As a whole, 2020 was characterised by uncertainty and challenges. However, every organisation did not react in the same way to survive in the rapidly changed circumstances. While some industries experienced an unfavourable impact, others found new avenues of growth. The pandemic gave communities and businesses an impetus to innovate and rethink on how they operate. Across the world and in Bangladesh, companies have found new ways to deliver for customers by upgrading their infrastructure and operations, and by offering new services and ways to connect.
Bangladesh is rising against all the obstacles like it did many times in the past. The economy is beginning to show signs of recovery. The Government is taking active steps in all sectors including health, infrastructure and finance to sustain our previous growth momentum.
The pandemic has brought greater focus on people's health, the need for financial protection and the tools that enable this - including insurance. Bangladesh's life insurance penetration stands at only 0.5 percent, well behind the average of 3.3 percent of the emerging markets. This means that most of the Bangladeshis are living uninsured. The situation warrants insurers to take active steps to close the gap and help people access the financial protection they need.
In recent years, both the regulator and the Government have been driving several encouraging initiatives to strengthen confidence and create awareness about insurance among the population. 2020 also marked the celebration of first-ever National Insurance Day which paved the way for all the insurance providers and the regulator to join in bringing more people under the protection of insurance.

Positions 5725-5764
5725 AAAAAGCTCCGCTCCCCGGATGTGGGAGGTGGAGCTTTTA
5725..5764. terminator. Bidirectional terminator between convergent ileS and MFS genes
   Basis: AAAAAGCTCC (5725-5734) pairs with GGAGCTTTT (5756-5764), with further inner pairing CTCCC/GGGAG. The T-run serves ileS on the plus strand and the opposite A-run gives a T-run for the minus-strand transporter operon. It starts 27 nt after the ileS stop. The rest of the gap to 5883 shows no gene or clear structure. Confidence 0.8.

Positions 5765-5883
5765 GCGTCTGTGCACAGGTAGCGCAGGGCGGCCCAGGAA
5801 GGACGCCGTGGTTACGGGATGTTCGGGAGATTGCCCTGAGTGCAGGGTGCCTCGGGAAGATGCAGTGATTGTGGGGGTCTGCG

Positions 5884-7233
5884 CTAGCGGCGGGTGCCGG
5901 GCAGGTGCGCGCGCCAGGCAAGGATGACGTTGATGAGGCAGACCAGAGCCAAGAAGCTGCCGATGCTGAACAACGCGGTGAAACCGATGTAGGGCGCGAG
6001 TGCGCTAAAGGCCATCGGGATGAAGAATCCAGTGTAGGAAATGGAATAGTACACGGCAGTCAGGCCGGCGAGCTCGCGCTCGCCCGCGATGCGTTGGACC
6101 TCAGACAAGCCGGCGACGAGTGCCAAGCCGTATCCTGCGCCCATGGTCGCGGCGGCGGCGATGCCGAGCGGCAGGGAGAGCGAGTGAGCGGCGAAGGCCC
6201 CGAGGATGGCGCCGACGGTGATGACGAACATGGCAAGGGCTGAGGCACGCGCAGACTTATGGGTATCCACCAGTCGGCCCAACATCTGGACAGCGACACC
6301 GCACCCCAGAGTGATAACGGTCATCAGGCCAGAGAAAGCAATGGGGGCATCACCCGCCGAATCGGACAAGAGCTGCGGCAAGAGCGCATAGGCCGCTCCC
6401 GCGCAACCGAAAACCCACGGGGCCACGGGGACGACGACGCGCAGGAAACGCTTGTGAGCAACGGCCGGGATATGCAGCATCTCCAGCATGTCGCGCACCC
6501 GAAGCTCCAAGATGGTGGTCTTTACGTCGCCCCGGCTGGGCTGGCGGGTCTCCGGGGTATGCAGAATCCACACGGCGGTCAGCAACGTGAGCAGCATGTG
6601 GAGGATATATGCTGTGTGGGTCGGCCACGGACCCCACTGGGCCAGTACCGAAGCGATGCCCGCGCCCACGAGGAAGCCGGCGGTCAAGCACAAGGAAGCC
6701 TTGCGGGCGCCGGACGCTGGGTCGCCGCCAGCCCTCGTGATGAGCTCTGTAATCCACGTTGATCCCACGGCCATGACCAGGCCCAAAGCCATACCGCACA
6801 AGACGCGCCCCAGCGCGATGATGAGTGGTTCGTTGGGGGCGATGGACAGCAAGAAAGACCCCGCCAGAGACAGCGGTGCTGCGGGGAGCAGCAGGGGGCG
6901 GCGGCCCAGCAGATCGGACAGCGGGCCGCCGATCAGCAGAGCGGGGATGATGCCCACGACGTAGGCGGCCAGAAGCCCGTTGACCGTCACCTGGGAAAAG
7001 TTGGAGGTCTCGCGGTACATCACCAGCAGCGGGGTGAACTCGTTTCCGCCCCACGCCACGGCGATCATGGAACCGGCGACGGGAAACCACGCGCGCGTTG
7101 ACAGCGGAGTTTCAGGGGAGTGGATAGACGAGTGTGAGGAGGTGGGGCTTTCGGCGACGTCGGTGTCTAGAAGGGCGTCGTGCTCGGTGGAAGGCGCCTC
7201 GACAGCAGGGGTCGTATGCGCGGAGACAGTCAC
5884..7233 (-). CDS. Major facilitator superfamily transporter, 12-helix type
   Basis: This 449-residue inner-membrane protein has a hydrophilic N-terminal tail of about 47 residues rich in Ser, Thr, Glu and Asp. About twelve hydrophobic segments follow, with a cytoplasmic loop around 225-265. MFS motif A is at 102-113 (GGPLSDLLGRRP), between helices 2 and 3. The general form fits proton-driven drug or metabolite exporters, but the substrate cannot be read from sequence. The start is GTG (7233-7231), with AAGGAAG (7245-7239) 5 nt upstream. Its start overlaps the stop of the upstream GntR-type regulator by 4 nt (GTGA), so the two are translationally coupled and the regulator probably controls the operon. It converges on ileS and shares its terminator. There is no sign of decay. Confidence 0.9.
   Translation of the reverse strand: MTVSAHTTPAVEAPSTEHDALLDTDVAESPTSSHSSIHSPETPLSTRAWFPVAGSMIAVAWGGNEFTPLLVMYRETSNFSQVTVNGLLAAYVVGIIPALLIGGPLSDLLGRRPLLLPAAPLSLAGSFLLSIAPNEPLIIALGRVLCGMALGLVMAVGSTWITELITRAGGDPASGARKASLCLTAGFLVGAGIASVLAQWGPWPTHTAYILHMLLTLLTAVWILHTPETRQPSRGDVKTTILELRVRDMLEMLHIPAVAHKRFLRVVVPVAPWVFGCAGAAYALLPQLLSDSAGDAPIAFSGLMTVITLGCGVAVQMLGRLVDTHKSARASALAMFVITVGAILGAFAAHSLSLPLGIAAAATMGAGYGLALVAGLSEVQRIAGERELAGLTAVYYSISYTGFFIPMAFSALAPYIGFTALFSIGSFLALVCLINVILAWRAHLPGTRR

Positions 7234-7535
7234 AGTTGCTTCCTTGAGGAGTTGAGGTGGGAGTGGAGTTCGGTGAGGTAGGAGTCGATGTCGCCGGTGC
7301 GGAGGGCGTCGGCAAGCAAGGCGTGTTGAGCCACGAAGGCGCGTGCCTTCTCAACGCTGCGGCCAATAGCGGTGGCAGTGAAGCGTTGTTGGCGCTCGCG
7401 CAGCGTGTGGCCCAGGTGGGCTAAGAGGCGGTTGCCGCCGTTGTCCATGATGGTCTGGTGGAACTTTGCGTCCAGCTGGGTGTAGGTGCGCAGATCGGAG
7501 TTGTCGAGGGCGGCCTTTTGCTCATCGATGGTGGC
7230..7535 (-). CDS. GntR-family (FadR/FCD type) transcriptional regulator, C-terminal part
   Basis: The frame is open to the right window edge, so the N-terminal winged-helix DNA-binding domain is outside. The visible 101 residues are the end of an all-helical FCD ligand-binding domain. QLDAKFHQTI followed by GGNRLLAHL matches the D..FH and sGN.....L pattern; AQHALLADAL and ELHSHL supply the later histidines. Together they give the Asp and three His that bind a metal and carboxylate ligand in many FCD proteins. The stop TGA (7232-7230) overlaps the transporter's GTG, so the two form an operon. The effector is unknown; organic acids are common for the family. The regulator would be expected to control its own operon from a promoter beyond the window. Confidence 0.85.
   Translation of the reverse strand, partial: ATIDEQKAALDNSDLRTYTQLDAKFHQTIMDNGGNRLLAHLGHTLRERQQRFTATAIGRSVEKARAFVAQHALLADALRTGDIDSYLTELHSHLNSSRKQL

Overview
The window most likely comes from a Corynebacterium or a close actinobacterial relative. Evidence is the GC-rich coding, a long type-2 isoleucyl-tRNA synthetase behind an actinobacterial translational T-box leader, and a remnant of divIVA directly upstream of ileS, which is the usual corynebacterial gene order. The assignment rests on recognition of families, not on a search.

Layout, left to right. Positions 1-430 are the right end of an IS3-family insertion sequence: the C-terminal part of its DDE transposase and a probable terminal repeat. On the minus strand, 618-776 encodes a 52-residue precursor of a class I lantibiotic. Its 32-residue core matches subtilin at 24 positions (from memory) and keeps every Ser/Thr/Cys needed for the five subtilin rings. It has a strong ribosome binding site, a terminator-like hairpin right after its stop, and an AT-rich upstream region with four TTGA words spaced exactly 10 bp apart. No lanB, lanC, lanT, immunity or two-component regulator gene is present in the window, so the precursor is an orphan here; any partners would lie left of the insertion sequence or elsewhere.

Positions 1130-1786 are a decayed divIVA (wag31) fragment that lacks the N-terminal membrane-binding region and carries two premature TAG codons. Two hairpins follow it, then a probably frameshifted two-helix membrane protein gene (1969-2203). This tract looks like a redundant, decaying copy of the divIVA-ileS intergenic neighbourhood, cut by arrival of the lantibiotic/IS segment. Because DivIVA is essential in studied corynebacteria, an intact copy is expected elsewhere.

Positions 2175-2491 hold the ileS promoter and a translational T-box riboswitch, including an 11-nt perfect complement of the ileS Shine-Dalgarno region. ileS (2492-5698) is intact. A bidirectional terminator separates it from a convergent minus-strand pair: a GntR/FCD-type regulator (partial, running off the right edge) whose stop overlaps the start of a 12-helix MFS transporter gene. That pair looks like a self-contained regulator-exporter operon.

As we celebrate Bangladesh's 50th anniversary of independence in 2021, I am sure we will see even more collaboration to realise the insurance industry's potential. In addition to this, several factors will be crucial in sustaining the sector's growth opportunities in 2021:
Paying close attention to changing consumer behaviour
Insurance industry's interaction with customers has long been characterised as transactional and sporadic. However, we must change this to become proactive in understanding customer emotions and the drivers which influence their financial decision making. Covid-19 has marked an era defined by uncertainty and lack of safety. But humanity has always survived with empathy, hope and optimism. These will persist as we navigate our lives in the new normal. Insurers need to understand how people's behaviours are impacted. They also need to predict how this will change in the future.
Contrary to the popular belief, it is hope and optimism – not fear – that often influence the purchase of insurance. Customers consider life insurance or financial protection from a place of hope. Highly positive consumers are more likely to consider purchasing new or additional insurance for themselves or their family members. That means that they also expect complete honesty and transparency from their financial service providers in mitigating uncertainty. Greater awareness about financial planning tools will help customers find the right financial product and service provider.